My basses are set-up according to the link below, and this seems good enough for me. Both the bridge and neck pickups are the same distance from the strings. The bass side is lower than the treble side.

    How do I set up my bass guitar properly?
    Polish Thunder and FishDub like this.
  10. Lownote38


    Aug 8, 2013
    Nashville, TN
    That's really funny what they have about the Jazz pickups, because they never come from the factory adjusted to the same height. The bridge is always slightly higher.
    FishDub likes this.
  11. micguy


    May 17, 2011
    I always set up the bass with the bridge pickup as close as I can without warbling (stratitis), or danger of hitting the pole pieces with the strings. Then the neck pickup is set up for relatively equal output, which means lower (further from the strings)

    A hotter bridge pickup sounds like a good idea,.....until you realize it's usually done by adding winds, which raises the impedance of the bridge pickup. So what? Glad you asked. When you use both pickups, the lower impedance neck pickup "wins" - it ends up hotter in the combined mix of pickups. You may like that sound, but if you're after the "mid scooped" sound that a Jazz is famous for, that's best done with equally wound pickups - differently wound pickups don't "scoop" as much.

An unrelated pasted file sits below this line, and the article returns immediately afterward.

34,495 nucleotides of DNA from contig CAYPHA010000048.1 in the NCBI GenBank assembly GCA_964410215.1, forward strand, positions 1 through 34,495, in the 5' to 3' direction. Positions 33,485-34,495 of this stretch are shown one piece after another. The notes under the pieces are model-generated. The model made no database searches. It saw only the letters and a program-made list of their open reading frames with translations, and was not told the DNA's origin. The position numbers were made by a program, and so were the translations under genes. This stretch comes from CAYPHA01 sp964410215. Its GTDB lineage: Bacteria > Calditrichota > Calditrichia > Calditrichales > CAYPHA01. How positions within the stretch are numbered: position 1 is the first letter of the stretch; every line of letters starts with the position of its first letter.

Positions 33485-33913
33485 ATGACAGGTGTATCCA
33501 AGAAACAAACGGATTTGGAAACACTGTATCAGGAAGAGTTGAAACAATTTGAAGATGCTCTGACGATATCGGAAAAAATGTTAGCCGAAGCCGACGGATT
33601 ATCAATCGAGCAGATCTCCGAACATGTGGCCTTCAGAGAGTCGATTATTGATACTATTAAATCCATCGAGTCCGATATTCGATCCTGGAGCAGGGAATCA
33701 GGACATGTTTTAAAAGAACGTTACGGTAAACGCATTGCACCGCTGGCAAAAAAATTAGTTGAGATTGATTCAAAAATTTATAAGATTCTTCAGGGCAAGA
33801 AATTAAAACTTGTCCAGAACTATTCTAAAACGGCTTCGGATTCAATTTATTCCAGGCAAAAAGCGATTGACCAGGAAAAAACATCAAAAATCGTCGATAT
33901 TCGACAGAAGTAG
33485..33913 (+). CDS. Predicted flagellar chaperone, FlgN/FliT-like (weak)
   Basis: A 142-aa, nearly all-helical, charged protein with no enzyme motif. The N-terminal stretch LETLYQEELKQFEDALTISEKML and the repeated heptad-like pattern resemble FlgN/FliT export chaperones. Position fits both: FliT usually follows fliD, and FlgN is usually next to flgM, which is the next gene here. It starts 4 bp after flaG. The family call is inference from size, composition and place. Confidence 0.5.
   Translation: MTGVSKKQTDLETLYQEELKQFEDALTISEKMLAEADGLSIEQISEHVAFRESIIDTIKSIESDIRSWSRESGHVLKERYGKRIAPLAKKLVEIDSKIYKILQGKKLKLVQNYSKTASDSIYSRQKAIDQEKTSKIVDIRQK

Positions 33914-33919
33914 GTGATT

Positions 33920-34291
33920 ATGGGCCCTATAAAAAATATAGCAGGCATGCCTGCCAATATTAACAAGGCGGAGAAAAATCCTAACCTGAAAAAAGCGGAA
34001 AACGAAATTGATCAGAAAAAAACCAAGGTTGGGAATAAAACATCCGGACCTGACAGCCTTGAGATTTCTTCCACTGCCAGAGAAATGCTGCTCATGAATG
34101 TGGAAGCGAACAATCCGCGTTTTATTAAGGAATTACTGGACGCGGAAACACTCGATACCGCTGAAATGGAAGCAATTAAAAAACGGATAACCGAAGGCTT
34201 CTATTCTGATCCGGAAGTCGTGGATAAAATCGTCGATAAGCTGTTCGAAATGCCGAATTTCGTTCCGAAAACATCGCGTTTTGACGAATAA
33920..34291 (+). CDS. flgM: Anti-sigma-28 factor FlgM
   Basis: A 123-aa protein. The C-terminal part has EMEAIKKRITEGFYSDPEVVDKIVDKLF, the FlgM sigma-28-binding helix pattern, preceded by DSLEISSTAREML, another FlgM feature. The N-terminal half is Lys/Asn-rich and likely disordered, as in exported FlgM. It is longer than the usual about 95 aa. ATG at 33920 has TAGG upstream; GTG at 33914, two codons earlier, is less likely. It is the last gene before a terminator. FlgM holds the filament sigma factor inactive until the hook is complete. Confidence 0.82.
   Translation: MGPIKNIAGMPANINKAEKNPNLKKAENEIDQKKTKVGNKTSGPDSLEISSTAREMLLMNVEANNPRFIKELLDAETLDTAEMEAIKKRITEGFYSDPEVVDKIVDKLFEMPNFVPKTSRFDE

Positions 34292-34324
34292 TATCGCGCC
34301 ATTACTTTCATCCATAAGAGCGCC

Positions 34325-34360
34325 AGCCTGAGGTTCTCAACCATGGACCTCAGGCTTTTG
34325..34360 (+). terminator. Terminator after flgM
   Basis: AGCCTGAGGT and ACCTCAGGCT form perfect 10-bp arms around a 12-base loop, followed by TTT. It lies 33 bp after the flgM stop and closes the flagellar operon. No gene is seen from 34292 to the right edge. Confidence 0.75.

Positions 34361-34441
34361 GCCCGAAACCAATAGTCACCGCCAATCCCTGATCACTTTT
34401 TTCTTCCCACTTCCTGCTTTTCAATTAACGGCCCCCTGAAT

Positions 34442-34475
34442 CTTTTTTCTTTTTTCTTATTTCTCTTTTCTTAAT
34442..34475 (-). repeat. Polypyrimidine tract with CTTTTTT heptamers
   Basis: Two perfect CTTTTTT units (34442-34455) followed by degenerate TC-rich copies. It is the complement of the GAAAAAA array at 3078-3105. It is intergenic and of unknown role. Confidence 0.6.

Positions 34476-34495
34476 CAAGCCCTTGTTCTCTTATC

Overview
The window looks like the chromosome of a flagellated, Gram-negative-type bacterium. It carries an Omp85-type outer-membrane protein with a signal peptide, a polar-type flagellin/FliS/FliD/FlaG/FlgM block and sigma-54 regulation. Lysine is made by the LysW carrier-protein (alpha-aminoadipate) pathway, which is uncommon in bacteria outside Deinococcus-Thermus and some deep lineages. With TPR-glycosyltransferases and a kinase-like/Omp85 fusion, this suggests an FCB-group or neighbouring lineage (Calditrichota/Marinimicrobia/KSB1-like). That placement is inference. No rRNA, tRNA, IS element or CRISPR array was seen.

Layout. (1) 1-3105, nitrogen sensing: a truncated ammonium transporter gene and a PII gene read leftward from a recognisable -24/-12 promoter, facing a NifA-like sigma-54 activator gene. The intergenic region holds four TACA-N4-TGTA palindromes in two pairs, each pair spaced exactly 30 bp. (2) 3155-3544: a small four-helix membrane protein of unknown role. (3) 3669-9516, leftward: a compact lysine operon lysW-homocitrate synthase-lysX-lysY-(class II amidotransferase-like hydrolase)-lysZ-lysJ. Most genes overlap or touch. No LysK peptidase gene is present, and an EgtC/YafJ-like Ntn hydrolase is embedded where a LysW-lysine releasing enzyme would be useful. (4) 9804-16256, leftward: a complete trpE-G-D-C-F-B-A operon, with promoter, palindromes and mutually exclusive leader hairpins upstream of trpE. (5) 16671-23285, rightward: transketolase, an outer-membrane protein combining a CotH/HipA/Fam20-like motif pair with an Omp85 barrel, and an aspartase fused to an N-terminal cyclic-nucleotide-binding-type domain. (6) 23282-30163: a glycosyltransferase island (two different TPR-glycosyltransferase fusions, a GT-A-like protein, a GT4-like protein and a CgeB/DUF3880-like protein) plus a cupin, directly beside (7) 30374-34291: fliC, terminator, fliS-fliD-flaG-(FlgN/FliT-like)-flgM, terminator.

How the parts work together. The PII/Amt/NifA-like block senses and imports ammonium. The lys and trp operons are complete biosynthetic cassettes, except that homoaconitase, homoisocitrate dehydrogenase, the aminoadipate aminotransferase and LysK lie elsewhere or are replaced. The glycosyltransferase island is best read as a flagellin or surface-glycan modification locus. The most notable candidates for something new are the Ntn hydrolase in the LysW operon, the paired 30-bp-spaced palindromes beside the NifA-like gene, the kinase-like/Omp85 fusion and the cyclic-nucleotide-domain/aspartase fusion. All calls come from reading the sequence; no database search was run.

12. Fender uses very good suggestions, but you should use yours ears too, imho.

    This is how I do it on all basses:

    - only turn on bridge pickup (since we'll set it first)

    - lower neck pickup some unless it's already pretty close to strings (just to make sure it's magnetic pull isn't causing overtone issues in strings - it's a real thing)

    - play through amp. Raise bridge pickup to it's recommended height, but it also depends on the type of pickup, amount of winding, type of magnets.... so imho raise it to roughly that height but adjust closer if it's still not quite intense enough for your taste in tone (closer is more intense sounding, for lack of more scientific word).... further a bit from strings for a little less intensity to teh tone.

    - Now, turn on the neck pickup only, check it's volume compared to bridge pickup (one at a time, back and forth if needed). raise neck pickup to match volume level of bridge pickup output (imho). You can use fender recommendations, they do work pretty darn well, but again since not all pickups are created equal, your ears work best.

    Now turn on both pickups, make sure you like the sound that way too (should have a nice mid scoop and not be hearing too much of either pickup in the mix.... only way this wouldn't work out well if you followed above guidelines is if the pickups are radically different, electrically, in the circuit..... or if the phase is wrong on one of the pickups)

    Anyhow, cheers - Fender guideines get you most of the way there without any of that messing around.
    hintz and FishDub like this.
  13. king_biscuit

    king_biscuit Supporting Member

    May 21, 2006
    I like action higher than factory specs, but each bass is different.
    johnnynitro and FishDub like this.
  14. Garret Graves